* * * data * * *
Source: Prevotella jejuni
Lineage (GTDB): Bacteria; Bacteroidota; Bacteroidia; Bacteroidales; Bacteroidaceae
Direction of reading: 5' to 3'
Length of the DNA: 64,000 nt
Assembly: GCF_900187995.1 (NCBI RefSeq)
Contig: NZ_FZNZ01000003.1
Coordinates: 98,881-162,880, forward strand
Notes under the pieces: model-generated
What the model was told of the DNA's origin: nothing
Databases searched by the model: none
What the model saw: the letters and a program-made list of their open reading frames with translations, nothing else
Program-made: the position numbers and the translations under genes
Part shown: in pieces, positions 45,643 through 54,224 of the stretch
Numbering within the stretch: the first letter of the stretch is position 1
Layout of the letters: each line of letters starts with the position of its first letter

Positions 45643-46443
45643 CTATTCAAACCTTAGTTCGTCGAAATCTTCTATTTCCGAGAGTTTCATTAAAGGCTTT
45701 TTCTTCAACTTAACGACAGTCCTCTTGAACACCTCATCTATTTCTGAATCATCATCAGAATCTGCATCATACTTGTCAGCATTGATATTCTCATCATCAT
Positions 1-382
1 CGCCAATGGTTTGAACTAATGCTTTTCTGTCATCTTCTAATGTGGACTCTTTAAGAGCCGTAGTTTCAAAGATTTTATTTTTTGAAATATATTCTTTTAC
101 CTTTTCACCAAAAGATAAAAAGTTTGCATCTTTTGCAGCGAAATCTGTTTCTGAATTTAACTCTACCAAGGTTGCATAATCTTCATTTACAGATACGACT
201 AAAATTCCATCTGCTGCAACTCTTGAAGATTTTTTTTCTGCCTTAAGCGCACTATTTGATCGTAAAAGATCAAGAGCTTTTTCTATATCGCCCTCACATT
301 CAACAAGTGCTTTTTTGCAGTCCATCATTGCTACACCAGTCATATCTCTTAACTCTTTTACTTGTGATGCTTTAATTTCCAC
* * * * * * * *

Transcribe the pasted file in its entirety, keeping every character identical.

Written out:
Source: Prevotella jejuni
Lineage (GTDB): Bacteria; Bacteroidota; Bacteroidia; Bacteroidales; Bacteroidaceae
Direction of reading: 5' to 3'
Length of the DNA: 64,000 nt
Assembly: GCF_900187995.1 (NCBI RefSeq)
Contig: NZ_FZNZ01000003.1
Coordinates: 98,881-162,880, forward strand
Notes under the pieces: model-generated
What the model was told of the DNA's origin: nothing
Databases searched by the model: none
What the model saw: the letters and a program-made list of their open reading frames with translations, nothing else
Program-made: the position numbers and the translations under genes
Part shown: in pieces, positions 45,643 through 54,224 of the stretch
Numbering within the stretch: the first letter of the stretch is position 1
Layout of the letters: each line of letters starts with the position of its first letter

Positions 45643-46443
45643 CTATTCAAACCTTAGTTCGTCGAAATCTTCTATTTCCGAGAGTTTCATTAAAGGCTTT
45701 TTCTTCAACTTAACGACAGTCCTCTTGAACACCTCATCTATTTCTGAATCATCATCAGAATCTGCATCATACTTGTCAGCATTGATATTCTCATCATCAT
Positions 1-382
1 CGCCAATGGTTTGAACTAATGCTTTTCTGTCATCTTCTAATGTGGACTCTTTAAGAGCCGTAGTTTCAAAGATTTTATTTTTTGAAATATATTCTTTTAC
101 CTTTTCACCAAAAGATAAAAAGTTTGCATCTTTTGCAGCGAAATCTGTTTCTGAATTTAACTCTACCAAGGTTGCATAATCTTCATTTACAGATACGACT
201 AAAATTCCATCTGCTGCAACTCTTGAAGATTTTTTTTCTGCCTTAAGCGCACTATTTGATCGTAAAAGATCAAGAGCTTTTTCTATATCGCCCTCACATT
301 CAACAAGTGCTTTTTTGCAGTCCATCATTGCTACACCAGTCATATCTCTTAACTCTTTTACTTGTGATGCTTTAATTTCCAC